22 May 2014
Neither male nor female?
I recently received an inquiry from a church leader who was worried that the Evangelical Alliance Basis of Faith could imply that God does not love intersex people. In formulating a reply I thought it could be helpful to share on a wider basis some brief personal reflections on this obscure and difficult area, not least since further inquiries have lately been received asking similar questions.
A person with an intersex condition is born with sex chromosomes, external genitalia, or an internal reproductive system that is not considered standard for either male or female. The frequency of intersex (previously often referred to as 'hermaphrodite') conditions is difficult to determine in view of the necessary surrounding confidentiality. However, they are usually extremely rare. There are a range of extremely well-known physiological conditions which involve disruptions to the normal genetic pre-natal developmental processes. Classical congenital adrenal hyperplasia or androgen sensitivity syndrome, for example, are thought to occur in 1 in 13,000 births. Some unsubstantiated claims made by transgender groups suggest that as many as 1 in 100 people could be 'sex or gender diverse' though such claims are often based on self-diagnoses. However, based on figures from medical centres about how often a child is born so noticeably atypical in terms of genitalia that a specialist in sex differentiation is called in, the number appears likely to be in the region of 1 in 1,500 to 1 in 2,000 births.
'Intersex' conditions are not to be confused with 'transgender' conditions which are recognised psychological conditions (technically referred to as 'gender dysphoria') in which people who are born with a completely unambiguous male or female body develop gender identity issues resulting in their rejection of their biological sex and often self-identifying as a member of the opposite sex.
Where intersex conditions are evident at birth medical experts usually confer and by consideration of multiple factors and by agreement recommend bringing up the child (often accompanied by appropriate surgery soon after birth) usually in line with the gender they are closest to, even though in certain cases this may conflict with their chromosomal sex identity.
There are some well-known cases where mistakes have been made and subsequent painful corrections have had to be made, or where the condition does not manifest itself until puberty, when again difficult medical decisions may have to be reached.
It is only in recent times that the media have reported cases of a few people born with intersex conditions who have self-identified by declaring, for example, that their sex is 'neutral' or that they are 'androgynous'. In some cases they may have sought some form of appropriate legal recognition. In a 2014 landmark case in Australia, for example, the New South Wales high court, after much argument, upheld the legal right of an individual to be registered ambiguously as neither a man nor a woman with the official registry of births, marriages and deaths. Interestingly, the court decided that 'male' and 'female' were the only 'registerable classes' of sex and refused the requested assignation of a new sex category such as 'intersex' or 'transgender'.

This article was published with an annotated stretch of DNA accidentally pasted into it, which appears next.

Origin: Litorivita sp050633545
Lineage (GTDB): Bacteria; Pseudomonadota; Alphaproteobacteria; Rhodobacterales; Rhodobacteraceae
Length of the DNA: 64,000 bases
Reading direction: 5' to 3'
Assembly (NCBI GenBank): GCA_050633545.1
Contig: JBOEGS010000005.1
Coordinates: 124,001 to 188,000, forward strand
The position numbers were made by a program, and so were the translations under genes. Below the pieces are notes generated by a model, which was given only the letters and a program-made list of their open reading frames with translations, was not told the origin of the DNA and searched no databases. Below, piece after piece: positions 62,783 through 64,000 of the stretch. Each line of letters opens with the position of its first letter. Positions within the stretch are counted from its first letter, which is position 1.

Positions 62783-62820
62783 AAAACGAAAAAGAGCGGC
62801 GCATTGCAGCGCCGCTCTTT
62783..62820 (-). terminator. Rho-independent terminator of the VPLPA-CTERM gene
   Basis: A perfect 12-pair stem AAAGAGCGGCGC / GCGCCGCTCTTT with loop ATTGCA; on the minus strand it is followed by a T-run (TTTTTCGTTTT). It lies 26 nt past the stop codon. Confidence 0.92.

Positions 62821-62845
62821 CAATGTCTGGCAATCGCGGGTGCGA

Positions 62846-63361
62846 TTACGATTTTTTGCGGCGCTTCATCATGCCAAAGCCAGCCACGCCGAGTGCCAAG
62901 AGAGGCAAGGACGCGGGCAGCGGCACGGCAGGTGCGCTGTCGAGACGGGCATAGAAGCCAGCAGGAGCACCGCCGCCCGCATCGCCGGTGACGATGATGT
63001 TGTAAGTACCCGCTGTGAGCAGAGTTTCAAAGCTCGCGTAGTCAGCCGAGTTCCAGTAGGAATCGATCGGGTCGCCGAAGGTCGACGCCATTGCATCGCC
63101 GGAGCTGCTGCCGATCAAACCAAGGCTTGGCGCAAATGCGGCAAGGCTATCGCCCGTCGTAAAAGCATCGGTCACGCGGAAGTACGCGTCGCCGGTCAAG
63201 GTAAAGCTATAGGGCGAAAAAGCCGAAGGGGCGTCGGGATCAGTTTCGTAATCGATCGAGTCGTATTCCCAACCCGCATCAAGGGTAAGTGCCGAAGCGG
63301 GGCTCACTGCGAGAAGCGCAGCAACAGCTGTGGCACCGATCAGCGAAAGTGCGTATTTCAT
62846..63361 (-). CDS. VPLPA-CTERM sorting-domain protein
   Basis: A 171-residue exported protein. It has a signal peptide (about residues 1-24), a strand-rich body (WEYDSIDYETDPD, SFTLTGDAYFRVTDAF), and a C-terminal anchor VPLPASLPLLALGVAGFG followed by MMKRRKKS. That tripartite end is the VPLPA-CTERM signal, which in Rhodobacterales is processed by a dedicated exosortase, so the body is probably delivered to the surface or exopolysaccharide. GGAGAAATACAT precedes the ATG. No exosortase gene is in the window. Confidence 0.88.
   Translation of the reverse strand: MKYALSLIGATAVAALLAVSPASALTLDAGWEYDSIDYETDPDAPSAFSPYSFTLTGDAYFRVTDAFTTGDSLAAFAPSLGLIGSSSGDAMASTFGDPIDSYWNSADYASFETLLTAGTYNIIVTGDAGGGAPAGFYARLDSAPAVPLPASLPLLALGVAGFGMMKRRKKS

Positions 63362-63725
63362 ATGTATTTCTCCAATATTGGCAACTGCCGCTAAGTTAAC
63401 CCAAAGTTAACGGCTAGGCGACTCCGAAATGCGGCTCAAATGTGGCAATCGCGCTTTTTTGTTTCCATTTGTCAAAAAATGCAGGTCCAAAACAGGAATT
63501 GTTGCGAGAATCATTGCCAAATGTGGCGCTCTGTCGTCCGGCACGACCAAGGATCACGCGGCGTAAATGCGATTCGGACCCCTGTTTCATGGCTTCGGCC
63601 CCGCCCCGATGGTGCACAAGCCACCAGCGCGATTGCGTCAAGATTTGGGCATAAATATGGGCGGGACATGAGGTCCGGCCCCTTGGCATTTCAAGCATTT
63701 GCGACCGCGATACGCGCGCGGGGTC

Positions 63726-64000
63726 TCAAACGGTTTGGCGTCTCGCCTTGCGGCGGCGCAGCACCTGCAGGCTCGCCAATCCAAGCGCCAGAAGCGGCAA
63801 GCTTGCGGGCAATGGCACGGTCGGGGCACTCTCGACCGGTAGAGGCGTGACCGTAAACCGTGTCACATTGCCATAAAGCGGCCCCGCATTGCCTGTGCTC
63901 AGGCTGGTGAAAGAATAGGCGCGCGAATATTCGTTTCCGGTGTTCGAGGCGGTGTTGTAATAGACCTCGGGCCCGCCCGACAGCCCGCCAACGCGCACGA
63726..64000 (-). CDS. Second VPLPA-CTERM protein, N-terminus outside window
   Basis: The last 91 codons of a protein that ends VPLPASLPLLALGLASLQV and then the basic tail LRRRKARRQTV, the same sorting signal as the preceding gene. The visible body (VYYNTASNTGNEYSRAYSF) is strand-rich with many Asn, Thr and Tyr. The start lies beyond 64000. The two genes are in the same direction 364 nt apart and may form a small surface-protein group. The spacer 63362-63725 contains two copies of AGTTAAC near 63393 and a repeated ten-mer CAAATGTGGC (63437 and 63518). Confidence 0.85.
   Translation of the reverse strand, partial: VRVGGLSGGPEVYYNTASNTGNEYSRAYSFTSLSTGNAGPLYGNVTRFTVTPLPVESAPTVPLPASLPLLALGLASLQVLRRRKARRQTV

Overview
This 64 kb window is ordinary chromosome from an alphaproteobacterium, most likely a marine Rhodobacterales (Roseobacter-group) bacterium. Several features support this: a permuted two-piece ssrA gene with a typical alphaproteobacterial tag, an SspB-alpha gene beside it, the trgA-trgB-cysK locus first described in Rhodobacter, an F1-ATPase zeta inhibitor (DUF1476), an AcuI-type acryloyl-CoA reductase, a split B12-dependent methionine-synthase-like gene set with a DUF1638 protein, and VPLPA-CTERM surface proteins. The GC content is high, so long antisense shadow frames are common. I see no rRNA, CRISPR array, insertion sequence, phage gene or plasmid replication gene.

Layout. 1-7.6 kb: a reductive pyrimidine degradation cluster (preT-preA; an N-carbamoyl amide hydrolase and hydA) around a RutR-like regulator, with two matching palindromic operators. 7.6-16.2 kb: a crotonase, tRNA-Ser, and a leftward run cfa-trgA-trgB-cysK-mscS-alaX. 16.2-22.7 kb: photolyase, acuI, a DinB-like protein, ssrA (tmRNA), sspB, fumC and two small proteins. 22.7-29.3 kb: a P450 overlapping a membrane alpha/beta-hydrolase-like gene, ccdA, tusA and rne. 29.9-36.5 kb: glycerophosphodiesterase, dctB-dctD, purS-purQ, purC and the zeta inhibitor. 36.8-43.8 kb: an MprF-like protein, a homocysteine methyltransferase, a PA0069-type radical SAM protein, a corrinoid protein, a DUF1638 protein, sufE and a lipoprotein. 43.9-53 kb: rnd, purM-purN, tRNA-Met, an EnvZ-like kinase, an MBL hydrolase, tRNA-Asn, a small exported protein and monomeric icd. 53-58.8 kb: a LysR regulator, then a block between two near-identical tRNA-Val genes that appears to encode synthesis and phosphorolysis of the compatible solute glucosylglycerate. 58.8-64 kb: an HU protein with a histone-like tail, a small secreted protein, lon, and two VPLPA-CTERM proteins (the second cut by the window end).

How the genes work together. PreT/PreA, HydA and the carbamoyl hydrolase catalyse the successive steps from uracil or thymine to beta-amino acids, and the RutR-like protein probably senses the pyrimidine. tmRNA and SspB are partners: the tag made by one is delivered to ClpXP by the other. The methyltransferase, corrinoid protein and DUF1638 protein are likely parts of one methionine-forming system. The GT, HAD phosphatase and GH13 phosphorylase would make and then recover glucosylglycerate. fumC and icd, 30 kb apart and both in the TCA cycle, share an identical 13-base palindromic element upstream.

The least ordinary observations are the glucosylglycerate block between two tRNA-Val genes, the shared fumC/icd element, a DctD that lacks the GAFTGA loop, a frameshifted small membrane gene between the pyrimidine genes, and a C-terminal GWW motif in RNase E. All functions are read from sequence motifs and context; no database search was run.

It tends to be true that many people generally seem to prefer simple straightforward explanations. Intersex is complicated and not easily understood by most people. Hence the need, particularly in a socially constructive society where people increasingly believe they can create their own identities, perhaps to self-identify with a label such as 'gender diverse'.
When we consider how Christians might respond to such people it seems evident that there is no reason to treat them any differently than anyone else, not least since in the majority of cases they will be living successfully in the most appropriate gender. If there is any biblical precedent for treatment of intersex people then probably the nearest parallel would be that of eunuchs where there is a clear trajectory of acceptance through both Testaments culminating in the salvation story of the Ethiopian eunuch in Acts 8.
Theological speculation along the lines that Adam may have been created both male and female or 'sexless' is probably best regarded as being exactly that - speculation. Scripture is clear that God created human beings as binary male and female (Genesis 1.27). Speculating otherwise can lead in dangerous and misleading directions. There have been significant such instances from earliest church history.
It is apparent that some people are born with a range of physical abnormalities (which as I indicated includes intersex) and there are serious Christian apologetic theologies that seek to engage with the difficult 'why does God allow …?' questions that may consequentially arise. In the Gospels Jesus addresses some of these related ethical dilemmas - such as the man born blind (John 9) or those who suffer misfortune or accident (Luke 13). His responses in these instances trouble some people but nevertheless point to a profound underlying theological reality that an originally perfect created order has in fundamental ways been marred by the fall.
My understanding of the Christian gospel is that Christians should relate openly to all human beings, welcoming them as they come in their many varying (and fallen) conditions (which of course includes each of us). Those who claim to be born again Bible-based Christians will seek to conform their lifestyles to the commands of God. But any suggestion that God does not love people with congenital conditions - including intersex - is not one that I would recognise as orthodox Christian.
A personal reflection by Don Horrocks, head of public affairs, Evangelical Alliance.